“A heart-warming, eye-opening, life-affirming journey to the final frontier of romance--this is a beautiful book about the possibility of late-in-life love and the life-changing lessons we all can learn from those who have been lucky enough to find it.”
--Katie Couric

“I remarried at 75 and have followed 100 marriages from age 50 until death or age 90. Eve Pell knows what she is talking about. Her book is touching, eye opening, inspiring and very wise. In addition, it is beautifully written.”
—George E Vaillant M.D., author of Triumphs of Experience

“After two marriages and two divorces, Eve Pell, in her seventh decade, dared to love again. Sam Hirabayashi, whom she loved and lost, was the inspiration for this book. She decided to seek out others who found love in their final years. Her career as an investigative reporter served her in discovering such couples and learning their stories which, along with her own love story, she imparts with fluency and zest. Love, Again is a joy to read, full of humor and heart and sweet collective wisdom, a book for all ages.”
—Susan Trott, author of The Holy Man Trilogy

“In this inspiring exploration of fifteen late-in-life romances, Eve Pell illustrates the human appetite and capacity for romantic love at any age. As these men and women—widowed and divorced, gay and straight—share their stories of forging deep connections in their 60s, 70s, 80s and, yes, 90s, they deliver a heartwarming message: we are never too old for new love.” —Jill Smolowe, author of Four Funerals and a Wedding: Resilience in a Time of Grief

Reviews & Interviews

A pod-cast. "We are turning our attention to a new topic: love in later life. On May 7th, we started with the perfect person to interview: Eve Pell, author of Love, Again: The Wisdom of Unexpected Romance. Katie Couric said of Eve's book: “A heart-warming, eye-opening, life-affirming journey to the final frontier of romance--this is a beautiful book about the possibility of late-in-life love and the life-changing lessons we all can learn from those who have been lucky enough to find it.” In the book, Eve recounts her own later-life romance as well as those of other couples and effectively destroys the myth that romance, love, and sex belong only to the young."

Photo by Pam Wendell

Click the banner to listen to this lively hour with Michael Krasny. I am especially pleased with the wide array of comments and questions from listeners.

F. Scott Fitzgerald wrote that “there are no second acts in American lives.” In “Love, Again,” Pell proclaims him “a lousy prophet.” When it comes to falling in love, she argues that second — and third and fourth — acts are not only possible but “fulfilling, and even sexy.” (There's more; click through on the banner.)

“Old love is different,” writes author Eve Pell. “In our 70s and 80s, we had been through enough of life’s ups and downs to know who we were, and we had learned to compromise. We knew something about death because we had seen loved ones die. The finish line was drawing closer. Why not have one last blossoming of the heart?” (There's more. Click through to read the comments.)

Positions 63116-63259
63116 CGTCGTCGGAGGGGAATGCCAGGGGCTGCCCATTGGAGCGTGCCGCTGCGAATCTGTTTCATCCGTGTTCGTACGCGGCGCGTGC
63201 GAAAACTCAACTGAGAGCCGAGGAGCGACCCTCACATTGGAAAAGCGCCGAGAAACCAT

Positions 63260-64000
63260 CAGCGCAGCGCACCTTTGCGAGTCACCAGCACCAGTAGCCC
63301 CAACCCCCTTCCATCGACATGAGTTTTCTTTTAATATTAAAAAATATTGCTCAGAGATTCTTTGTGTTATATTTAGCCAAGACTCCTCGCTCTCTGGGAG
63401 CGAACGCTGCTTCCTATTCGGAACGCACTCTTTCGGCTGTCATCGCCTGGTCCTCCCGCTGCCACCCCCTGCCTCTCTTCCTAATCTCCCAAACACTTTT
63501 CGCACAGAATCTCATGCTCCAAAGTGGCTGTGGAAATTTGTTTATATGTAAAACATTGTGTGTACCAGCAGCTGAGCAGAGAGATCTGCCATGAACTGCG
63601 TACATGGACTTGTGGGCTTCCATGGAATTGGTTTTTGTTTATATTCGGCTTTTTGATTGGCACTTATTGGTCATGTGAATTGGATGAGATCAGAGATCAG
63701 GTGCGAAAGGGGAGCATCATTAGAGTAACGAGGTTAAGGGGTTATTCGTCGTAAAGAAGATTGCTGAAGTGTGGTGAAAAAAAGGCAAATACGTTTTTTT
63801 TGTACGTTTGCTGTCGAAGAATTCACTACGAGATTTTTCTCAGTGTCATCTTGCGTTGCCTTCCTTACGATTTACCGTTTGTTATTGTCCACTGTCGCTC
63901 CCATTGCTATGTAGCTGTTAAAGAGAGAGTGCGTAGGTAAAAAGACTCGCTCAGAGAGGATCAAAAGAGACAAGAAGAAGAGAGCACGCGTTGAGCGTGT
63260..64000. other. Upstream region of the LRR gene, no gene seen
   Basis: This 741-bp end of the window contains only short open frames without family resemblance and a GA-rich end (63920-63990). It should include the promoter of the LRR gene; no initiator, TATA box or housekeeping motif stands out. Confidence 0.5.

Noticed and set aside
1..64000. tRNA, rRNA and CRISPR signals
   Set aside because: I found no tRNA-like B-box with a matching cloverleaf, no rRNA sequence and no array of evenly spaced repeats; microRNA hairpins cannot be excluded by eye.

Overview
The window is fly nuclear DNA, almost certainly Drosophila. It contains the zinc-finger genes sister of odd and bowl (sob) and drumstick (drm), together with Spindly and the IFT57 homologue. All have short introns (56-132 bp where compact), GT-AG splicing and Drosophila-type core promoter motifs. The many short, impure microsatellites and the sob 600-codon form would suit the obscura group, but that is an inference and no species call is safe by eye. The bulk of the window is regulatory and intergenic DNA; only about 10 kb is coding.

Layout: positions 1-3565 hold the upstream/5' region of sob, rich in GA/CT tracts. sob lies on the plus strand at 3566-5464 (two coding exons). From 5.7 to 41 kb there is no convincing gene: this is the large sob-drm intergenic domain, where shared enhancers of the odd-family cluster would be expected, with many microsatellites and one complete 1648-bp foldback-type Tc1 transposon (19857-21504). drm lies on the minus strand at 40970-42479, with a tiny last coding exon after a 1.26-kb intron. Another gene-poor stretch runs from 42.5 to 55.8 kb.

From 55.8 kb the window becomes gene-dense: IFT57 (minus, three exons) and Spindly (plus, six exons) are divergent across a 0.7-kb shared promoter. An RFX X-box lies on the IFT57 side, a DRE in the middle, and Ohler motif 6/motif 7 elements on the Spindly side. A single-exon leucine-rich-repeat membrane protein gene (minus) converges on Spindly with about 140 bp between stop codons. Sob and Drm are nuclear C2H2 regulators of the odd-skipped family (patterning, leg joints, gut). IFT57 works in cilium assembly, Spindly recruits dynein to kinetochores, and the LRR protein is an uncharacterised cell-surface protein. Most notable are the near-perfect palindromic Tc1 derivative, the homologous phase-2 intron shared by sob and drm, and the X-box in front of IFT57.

In “Love, Again,” Eve Pell is old and in love as she begins to tell all about her romance in an uplifting memoir that includes the relationship experiences of other old people.

Pell admits she is old. In the book’s introduction, she eschews the use of euphemisms such as senior, older and elderly, and opts for the factual adjective that describes the years she has spent on earth. In her words: “Old is just a fact of life — if we are lucky to live long enough, it’s what we become.” (more at link)

At Book Passage in Corte Madera on Tuesday, a gang of single people gathered for a mixer before a book event for Eve Pell’s “Love, Again: The Wisdom of Unexpected Romance.” I’m not going to say the book is about old people finding love, because none of the lovers in the book seems old, nor did the jolly group that crowded the bookstore to (1) congratulate their pal Pell, a well-known writer/​runner/​political activist; (2) support literature; (3) do what people do at mixers, that is, meet someone. Let’s say instead that the book is about finding love after qualifying for the seats behind the driver on Muni.

"... I got a couple hundred emails from people telling the same story, their story of how they'd gotten together when they were old," says Pell, a slender, attractive and vivacious 77-year-old. "People tell you that old age is dry and boring and your body falls apart and you start to forget things. Very few people tell you the good side of age. ... I got a sense it was a phenomenon."
"...In many ways, older people are better prepared for love this time around, she says. Life experiences, a sense of one's mortality, confidence, acceptance and, perhaps most important, gratitude all play huge factors. They are also unencumbered from the distractions of younger romances, when careers and children need to be nurtured, and thus have the luxury of time to spend on each other and having fun together."

"When she was young, Eve Pell writes, she saw older people as “proper, set in their ways, conventional, slow-moving, and formal.” They were not supposed to be giddy, romantic, or — heaven forfend! — sexually active. Her viewpoint changed as she grew older, radically so when she fell madly in love in her late 60s, a romance that, she writes, “made me feel fiercely alive and happier than I ever was before.”